Railroad Financing: Stakeholders' Views on Recent Changes to the Railroad Rehabilitation and Improvement Financing Program

GAO-16-714R Published: Jul 13, 2016. Publicly Released: Jul 13, 2016.
Jump To:
Skip to Highlights

What GAO Found

The Fixing America’s Surface Transportation (FAST) Act, which was enacted in December 2015, made a number of significant changes to the Railroad Rehabilitation and Improvement Financing (RRIF) program, but the Department of Transportation (DOT) and the modal administration that is responsible for the program, the Federal Railroad Administration (FRA), are still in the early stages of implementing these changes. DOT officials said they are still assessing how to implement the changes through updated guidance and standard-operating procedures. FRA officials said that they do not have a comprehensive implementation timeline because some aspects of their implementation are contingent on how DOT structures the National Surface Transportation and Innovative Finance Bureau (Finance Bureau)—a new body created by the FAST Act that will be responsible for administering RRIF and other DOT credit programs, among other things.

Stakeholders GAO spoke to said that changes in the RRIF program could increase demand for RRIF loans, especially for large passenger rail projects. Expansion of the program to include a broad definition of joint ventures and transit-oriented development creates potentially new alternative revenue streams to finance multi-billion-dollar station redevelopment.  Stakeholders also said that realizing the potential for new investment brought about by the changes to the RRIF program will depend on how FRA implements the changes.

Stakeholders GAO spoke to identified advantages and disadvantages of using the RRIF program to finance passenger rail infrastructure projects compared with other financing options. Low interest rates and long, flexible repayment terms were among the advantages most often cited by selected stakeholders. In general, loans’ interest rate determinations and their loan repayment terms are similar for both RRIF and the Transportation Infrastructure Financing and Innovation Act (TIFIA) loan programs. However, the requirements for the applicant to pay a credit risk premium and long or uncertain application-review time frames are among the disadvantages most often cited by stakeholders. The TIFIA program, in contrast to RRIF, uses federal appropriations to pay the costs to the government of providing financial assistance.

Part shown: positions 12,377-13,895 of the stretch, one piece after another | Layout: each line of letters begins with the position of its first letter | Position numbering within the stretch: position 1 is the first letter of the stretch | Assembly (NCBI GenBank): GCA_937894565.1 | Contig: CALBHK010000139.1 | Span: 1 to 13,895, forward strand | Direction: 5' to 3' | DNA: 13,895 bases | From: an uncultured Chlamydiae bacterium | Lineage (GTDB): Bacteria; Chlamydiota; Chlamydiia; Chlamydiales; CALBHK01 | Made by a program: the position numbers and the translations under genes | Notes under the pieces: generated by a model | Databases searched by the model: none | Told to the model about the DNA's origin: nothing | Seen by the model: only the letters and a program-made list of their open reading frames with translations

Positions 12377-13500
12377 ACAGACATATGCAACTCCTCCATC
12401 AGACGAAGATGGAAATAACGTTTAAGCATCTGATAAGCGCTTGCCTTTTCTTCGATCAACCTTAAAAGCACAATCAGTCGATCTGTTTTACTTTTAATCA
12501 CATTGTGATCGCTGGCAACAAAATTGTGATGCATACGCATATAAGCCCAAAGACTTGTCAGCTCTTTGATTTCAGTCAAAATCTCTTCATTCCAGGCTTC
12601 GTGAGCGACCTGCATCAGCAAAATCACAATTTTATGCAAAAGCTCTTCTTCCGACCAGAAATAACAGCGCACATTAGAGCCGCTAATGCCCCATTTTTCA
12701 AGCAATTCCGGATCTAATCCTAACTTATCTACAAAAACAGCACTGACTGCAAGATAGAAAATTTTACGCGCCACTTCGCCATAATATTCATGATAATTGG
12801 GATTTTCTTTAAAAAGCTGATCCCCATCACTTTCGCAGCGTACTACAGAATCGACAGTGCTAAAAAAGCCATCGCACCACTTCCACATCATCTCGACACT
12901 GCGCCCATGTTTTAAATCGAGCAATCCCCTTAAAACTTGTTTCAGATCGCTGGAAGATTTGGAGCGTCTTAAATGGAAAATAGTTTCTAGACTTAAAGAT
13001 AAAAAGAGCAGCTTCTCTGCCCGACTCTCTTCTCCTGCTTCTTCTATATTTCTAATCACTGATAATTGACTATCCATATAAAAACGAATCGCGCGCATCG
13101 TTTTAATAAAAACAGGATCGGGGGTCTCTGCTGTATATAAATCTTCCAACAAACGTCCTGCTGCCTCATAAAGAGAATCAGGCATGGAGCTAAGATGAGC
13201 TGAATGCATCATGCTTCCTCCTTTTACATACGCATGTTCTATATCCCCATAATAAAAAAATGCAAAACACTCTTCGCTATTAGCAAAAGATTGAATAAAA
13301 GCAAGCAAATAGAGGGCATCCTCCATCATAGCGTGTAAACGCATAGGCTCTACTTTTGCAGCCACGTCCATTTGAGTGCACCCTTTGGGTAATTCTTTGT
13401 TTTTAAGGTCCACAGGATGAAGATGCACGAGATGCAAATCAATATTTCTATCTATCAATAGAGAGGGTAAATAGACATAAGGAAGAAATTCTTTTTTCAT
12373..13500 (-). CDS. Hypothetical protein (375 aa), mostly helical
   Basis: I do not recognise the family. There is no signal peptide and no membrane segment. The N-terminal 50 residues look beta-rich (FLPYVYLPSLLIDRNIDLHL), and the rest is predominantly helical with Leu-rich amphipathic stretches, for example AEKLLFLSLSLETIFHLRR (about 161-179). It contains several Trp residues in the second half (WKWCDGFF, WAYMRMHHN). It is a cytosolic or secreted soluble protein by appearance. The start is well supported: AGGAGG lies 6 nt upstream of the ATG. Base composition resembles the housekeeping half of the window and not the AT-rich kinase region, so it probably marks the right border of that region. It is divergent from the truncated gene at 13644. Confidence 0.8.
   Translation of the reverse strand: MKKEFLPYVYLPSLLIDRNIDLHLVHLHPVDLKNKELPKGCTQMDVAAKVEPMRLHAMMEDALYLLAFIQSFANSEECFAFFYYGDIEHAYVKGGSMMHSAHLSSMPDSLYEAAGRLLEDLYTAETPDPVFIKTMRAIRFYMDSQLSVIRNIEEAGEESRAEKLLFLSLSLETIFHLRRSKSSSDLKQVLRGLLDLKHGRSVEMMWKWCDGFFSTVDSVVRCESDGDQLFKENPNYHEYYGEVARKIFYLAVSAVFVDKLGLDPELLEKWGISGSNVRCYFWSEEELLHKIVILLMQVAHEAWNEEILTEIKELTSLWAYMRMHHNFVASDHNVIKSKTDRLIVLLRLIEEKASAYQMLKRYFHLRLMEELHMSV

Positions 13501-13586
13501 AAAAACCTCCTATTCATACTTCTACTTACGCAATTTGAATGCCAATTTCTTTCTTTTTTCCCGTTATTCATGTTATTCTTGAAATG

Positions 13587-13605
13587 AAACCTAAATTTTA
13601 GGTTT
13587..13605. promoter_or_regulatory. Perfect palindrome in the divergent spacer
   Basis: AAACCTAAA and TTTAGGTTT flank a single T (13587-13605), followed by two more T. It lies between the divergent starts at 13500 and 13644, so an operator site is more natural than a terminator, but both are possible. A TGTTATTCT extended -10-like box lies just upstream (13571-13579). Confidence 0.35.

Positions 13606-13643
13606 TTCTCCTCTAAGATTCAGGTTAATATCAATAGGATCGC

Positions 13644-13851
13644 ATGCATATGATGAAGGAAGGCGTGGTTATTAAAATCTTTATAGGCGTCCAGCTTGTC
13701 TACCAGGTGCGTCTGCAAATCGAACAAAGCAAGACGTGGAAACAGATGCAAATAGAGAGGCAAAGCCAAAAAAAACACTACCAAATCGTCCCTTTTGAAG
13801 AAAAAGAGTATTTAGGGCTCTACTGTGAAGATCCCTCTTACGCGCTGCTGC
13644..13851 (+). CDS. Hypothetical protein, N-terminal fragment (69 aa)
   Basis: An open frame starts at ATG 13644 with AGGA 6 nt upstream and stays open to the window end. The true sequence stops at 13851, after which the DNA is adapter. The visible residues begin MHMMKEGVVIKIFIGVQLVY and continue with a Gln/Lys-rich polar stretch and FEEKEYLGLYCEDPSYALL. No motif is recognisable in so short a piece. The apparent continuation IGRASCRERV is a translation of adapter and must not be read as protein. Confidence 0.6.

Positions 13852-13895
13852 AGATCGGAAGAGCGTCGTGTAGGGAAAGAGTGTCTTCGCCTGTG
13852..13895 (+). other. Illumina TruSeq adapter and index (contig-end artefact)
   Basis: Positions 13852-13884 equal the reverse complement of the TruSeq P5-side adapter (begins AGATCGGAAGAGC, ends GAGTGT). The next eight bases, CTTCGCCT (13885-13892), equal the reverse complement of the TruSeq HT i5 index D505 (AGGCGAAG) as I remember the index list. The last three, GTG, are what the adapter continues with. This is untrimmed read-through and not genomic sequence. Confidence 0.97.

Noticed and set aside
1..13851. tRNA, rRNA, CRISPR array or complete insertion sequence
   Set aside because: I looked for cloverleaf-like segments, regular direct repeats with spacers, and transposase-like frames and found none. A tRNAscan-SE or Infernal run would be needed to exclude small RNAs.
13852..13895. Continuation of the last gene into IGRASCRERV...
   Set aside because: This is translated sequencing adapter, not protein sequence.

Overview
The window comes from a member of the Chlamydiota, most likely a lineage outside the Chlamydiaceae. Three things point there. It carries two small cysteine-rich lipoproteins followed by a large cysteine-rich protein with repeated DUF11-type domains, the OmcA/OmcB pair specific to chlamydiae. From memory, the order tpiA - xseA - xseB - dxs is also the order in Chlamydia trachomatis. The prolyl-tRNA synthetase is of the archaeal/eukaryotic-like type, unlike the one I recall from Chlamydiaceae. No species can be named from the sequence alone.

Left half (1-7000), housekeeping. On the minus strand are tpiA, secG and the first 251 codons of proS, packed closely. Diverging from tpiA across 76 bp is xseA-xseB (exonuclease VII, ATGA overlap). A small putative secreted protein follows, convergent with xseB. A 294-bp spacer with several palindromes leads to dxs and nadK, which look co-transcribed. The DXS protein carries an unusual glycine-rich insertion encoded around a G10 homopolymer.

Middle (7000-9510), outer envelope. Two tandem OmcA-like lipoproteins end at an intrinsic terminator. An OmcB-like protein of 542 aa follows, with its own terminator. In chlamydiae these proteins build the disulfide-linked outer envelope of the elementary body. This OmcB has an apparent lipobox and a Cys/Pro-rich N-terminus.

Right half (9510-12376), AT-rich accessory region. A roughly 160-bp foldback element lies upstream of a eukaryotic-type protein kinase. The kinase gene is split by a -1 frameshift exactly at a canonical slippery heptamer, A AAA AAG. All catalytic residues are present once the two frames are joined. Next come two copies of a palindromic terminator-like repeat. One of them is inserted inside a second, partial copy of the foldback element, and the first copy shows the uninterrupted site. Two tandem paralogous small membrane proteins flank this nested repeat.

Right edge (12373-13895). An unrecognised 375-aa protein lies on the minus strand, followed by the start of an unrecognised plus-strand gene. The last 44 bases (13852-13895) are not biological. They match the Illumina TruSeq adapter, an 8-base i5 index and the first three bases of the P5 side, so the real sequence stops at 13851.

In commenting on this report, the DOT’s Assistant Secretary for Administration said that the department valued the stakeholders’ views cited in the report and was committed to implementing the FAST Act amendments to the RRIF program in a manner that increases use of the program. He further noted that DOT is working to gain loan processing efficiencies by aligning RRIF processes with those of other DOT credit programs and that the RRIF program’s consolidation into the Finance Bureau (called Build America Bureau by DOT) will serve to enhance those efficiencies.

Why GAO Did This Study

America’s rail transportation infrastructure, including its passenger rail system, requires substantial repair as well as new capacity to accommodate growth. Financing the various rail infrastructure projects will be challenging. Congress has not funded FRA’s High-Speed Intercity Passenger Rail program—a program used to fund passenger rail projects—since fiscal year 2010 and appropriations to Amtrak have remained relatively steady at about $1.4 billion over the last 5 years. One potential source of funding is FRA’s RRIF program, which is a $35 billion loan and loan guarantee program to finance, among other things, freight and passenger rail facilities. Since the program’s inception in 1998, about $2.7 billion in loans have been executed and no loan guarantees have been made. The FAST Act made a number of changes to the RRIF program intended to increase use of the program.

Section 11611 of the FAST Act includes a provision for GAO to transmit a report, within 180 days of enactment, that analyzes how the RRIF program can be used to improve passenger rail infrastructure. This report presents information on: (1) the changes made by the FAST Act to FRA’s RRIF program and the status of implementing these changes; (2) views of selected stakeholder’s about the potential impacts of these changes on the RRIF program, particularly in terms of types of projects financed, potential sources of repayments, and overall use of the program; and (3) views of selected stakeholder’s on the advantages and disadvantages of using the RRIF program for financing passenger rail infrastructure projects as compared to other sources of financing. To address changes made by the FAST Act to the RRIF program and the status of implementation, GAO reviewed the FAST Act and other statutes, interviewed FRA officials, and reviewed past studies of the RRIF program. To obtain stakeholders’ views on the RRIF program and the impact of FAST Act changes, GAO selected four passenger rail projects that represent a mix of project size, geographic location, project development status, potential use of the RRIF program for project financing, and the potential for transit oriented development. For these projects, GAO interviewed public and private stakeholders, such as city governments, transit agencies, Amtrak, commuter rail agencies, and private development firms. GAO also reviewed FRA’s documents and interviewed its officials. To obtain stakeholder views on program advantages and disadvantages, GAO interviewed stakeholders in the four projects selected, as well as FRA, Office of Management and Budget, and other industry officials. The results of GAO’s work are not generalizable to the universe of stakeholders that have, or may, participate in the RRIF program.

For more information, contact Susan Fleming at 202-512-2834 or FlemingS@gao.gov.

Full Report

GAO Contacts